This post originally appeared on April 16, 2019, in “Add to Cart” — the weekly newsletter for people who love shopping (almost) as much as they love eating. Subscribe now.
Late on Saturday night, I accidentally smashed a mason jar on my kitchen floor. It was just one of the many mason jars I’ve had for years, but I wasn’t that upset about it. They were (relatively) cheap. They’re not that precious. And they’re definitely not as cool as when I bought them eight years ago.
Mason jars had a moment as a symbol of all things artisanal and homemade and a key piece of the restaurant aesthetic that brought us exposed brick walls, Edison bulbs, and a tsunami of Tolix A chairs. A look at Google Trends neatly illustrates their trajectory: The term “mason jar” started rising in popularity seemingly out of nowhere around 2011, peaked in 2014, and has been on a slow decline since.
I could have replaced my mason jars — which I purchased, rather predictably, in 2011 — a few years ago when they fell out of favor. But the truth is, trends aside, they are durable, easy to manage, and tough to kill (unless you shatter them drunkenly on the floor). And given how cheap they are, when they do break, it doesn’t feel like a tragedy. This is, after all, how restaurants shop for glasses, with the exception of the occasional Zalto stem: Buy affordable, durable glassware, and buy it in bulk. And if they wind up in a million pieces, no big deal: No one’s ever cried over a shattered mason jar.
Things to buy
- Have you shopped for a toaster recently? Turns out the kitchen appliance — like so many others — now comes in prettier options than ever, like Sencor’s curvy iMac-esque toaster or this colorful Kate Spade toaster. (Also, toasters give me an excuse to revisit this cinematic classic.)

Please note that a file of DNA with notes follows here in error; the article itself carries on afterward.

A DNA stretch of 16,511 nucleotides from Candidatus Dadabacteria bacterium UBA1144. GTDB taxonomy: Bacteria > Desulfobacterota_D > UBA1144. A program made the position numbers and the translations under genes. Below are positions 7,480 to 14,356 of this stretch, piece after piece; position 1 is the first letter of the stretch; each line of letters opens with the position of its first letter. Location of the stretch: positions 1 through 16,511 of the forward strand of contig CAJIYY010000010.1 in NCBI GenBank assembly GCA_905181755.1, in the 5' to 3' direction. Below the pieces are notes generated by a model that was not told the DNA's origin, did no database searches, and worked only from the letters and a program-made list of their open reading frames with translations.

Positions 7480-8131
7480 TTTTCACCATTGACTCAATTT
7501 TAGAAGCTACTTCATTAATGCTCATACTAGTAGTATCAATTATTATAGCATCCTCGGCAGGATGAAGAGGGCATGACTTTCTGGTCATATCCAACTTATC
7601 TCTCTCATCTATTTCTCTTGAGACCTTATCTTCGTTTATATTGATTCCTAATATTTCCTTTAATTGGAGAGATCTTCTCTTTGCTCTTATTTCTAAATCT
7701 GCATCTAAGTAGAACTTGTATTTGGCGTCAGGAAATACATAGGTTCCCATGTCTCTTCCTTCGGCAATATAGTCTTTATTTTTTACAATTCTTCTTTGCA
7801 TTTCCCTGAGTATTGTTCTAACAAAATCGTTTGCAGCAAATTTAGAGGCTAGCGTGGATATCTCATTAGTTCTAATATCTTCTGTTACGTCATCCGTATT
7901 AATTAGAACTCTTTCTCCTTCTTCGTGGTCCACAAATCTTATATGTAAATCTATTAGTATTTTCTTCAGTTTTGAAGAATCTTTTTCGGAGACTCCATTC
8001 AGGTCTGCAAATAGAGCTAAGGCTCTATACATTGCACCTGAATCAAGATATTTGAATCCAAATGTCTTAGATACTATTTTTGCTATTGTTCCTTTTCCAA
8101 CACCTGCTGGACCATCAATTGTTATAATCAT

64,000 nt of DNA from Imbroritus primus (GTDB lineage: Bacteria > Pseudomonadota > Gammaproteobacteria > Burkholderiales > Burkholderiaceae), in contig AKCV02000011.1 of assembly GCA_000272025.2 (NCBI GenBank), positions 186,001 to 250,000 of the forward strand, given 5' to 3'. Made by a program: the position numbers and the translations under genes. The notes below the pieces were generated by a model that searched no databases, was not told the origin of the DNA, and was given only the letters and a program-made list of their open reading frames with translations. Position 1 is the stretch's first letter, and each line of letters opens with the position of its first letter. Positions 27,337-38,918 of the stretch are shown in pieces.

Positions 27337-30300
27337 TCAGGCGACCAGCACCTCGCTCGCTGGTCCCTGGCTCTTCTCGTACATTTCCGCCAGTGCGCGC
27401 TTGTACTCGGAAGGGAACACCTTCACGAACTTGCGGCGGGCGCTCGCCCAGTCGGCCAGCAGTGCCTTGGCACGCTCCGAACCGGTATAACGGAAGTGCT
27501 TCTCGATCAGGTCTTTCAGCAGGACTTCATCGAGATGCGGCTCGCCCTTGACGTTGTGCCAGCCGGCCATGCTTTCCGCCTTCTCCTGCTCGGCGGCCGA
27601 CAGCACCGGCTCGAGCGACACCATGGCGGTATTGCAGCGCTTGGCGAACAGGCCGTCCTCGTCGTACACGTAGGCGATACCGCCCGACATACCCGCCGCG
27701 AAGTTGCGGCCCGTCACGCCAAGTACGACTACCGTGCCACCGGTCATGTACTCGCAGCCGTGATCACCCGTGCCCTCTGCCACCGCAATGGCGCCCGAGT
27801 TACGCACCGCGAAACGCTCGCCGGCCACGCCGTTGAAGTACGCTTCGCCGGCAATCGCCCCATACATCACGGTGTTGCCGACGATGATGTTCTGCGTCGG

- I’m eager to incorporate more grating into my cooking routine after reading all the ways chef Mihyun Han uses this simple plastic grater.
- Happiness Is Baking, the latest cookie- and pie-filled cookbook from 102-year-old baking legend Maida Heatter, is out today.
- Passover — by far the most food-oriented Jewish holiday — starts Friday night, so I feel inclined to share a number of related products: the new book from Tablet, The 100 Most Jewish Foods: A Highly Debatable List; Vox coworker-approved gluten-free matzah by Yehuda, available (rather shockingly, IMO) from Thrive Market; and Gold’s horseradish, which I’ve eaten for years but never knew the full history of until a recent New York Times story.
Things to know
- It really blows my mind that Milk Bar has managed to call its iconic dish Crack Pie for all these years. The name was finally changed this week.
- When it comes to kitchen apparel (think aprons, chef’s coats, etc.), Hedley & Bennett is one of the best-regarded brands. Today, the company rolled out a new item, the Firehouse Jacket, created as a collab with LA’s new Firehouse Hotel Arts District in LA. Look how good it looks over a jean jacket!!
- For those steeped in food media, former Gourmet EIC Ruth Reichl’s new memoir, Save Me the Plums, offers of all sorts of entertaining gossip and name-dropping. For the more casual magazine readers among is, it’s also a great look back at awesome old magazine covers.
- Ben Affleck as Dunkin’ drinks.
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